Can any parent imagine hearing their 16 year old teenager say:
“Mom and Dad, I want to be an architect; I researched schools and ABC University has the best program at the lowest cost, it is not too far away so travel won’t cost much, and they are willing to give me a part time job on campus to give me spending money?”
Now, I am sure this conversation may have taken place at some point in history in some household. I highly doubt that it is the normal conversation about planning for college.
Does this describe the more likely college conversation you had with your teenager?
Parent – “So Junior, what do you think you would like to do with your life?”
Junior- “I dunno?
Parent – Do you want to go to college?
Junior – “yeah, I guess”
Parent – Where do you think you would like to go to college?”
Junior – “XYZ college”
Parent – “why there?”
Junior – “the rest of the gang wants to go there”
Now that the Baby Boomers are and have been sending their young Darlings of Gen-X and Gen-Y to college or university, it is amazing that we are shocked to hear the latter conversation. Why? The Baby Boomers pampered the hell out of their kids. As a Baby Boomer myself, I am not here to criticize how we brought up the kids or why they do not have much direction. The Gen X and Gen Y participants will get their just dessert when their kids become teenagers who are even more apathetic about their future plans. What I am here to discuss is the financial ramifications of these conversations.
Leaving the College Selection Decision up to Junior
What I did not put into the conversation above was the parent’s answer to Junior’s last comment of “the rest of the gang is going there”. I run through this conversation in the Adult Education classes I teach and ask the class members to finish the conversation. I really should not do this since their answers always put me in a bad mood.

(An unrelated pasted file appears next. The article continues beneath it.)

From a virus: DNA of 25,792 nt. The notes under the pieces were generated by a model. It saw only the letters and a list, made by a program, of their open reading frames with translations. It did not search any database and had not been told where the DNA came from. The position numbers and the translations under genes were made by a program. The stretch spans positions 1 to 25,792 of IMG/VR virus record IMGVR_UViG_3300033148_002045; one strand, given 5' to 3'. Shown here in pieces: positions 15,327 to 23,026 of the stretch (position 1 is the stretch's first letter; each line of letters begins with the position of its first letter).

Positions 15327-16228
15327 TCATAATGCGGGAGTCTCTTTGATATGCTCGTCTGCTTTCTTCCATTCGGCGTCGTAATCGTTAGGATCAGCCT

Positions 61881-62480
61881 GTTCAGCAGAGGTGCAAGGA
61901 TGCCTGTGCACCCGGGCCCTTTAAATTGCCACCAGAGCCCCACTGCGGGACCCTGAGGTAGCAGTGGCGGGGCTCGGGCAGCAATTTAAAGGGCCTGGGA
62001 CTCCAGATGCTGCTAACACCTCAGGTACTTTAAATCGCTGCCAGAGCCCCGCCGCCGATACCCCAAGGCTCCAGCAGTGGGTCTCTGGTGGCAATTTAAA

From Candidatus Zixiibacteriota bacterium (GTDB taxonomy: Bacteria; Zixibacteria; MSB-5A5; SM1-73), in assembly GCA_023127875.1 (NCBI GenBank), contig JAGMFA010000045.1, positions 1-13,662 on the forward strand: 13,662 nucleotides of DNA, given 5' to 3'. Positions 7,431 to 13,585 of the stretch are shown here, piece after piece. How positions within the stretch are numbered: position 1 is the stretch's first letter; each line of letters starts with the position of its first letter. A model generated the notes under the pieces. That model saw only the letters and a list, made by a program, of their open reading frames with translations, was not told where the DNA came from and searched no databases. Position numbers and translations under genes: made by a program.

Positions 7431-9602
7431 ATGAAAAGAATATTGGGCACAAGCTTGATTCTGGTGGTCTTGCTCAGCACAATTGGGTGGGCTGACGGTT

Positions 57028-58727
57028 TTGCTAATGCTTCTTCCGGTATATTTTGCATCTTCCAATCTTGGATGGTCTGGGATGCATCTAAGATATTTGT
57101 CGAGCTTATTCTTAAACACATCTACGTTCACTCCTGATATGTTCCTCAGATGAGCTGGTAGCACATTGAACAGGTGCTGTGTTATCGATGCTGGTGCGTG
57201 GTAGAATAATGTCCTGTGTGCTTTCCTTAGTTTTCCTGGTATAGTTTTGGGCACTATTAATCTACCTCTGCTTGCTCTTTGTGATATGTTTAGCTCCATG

Common Baby Boomer parent response to Junior:
– “Have you applied to the school yet?”
– “Are your grades good enough to get in?”
-“That should be a nice school”
Not one class participant asks about tuition or programs of study or academic standards, etc. Why? Because the Baby Boomers appear to be under the impression that junior should go to whatever school he or she wants. It is their right to pick the school, and our responsibility to pay for that selection.
A Financial Planner’s View of the College Selection
You can understand why I, as a Financial Planner, get in a bad mood after hearing the above responses come out of the mouths of grown people who have trouble making ends meet every month. College or University tuition, and related cost, is many times the largest expense parents will experience in their lifetimes. To repeat, College Tuition will be the largest expense parents well face during their lives. This expense will be larger than the cost of buying a house. We will be paying for college tuition costs for many years after our Darlings graduate. It can eat into our 401k assets, smother us in long term loans, and delay our own retirement dates.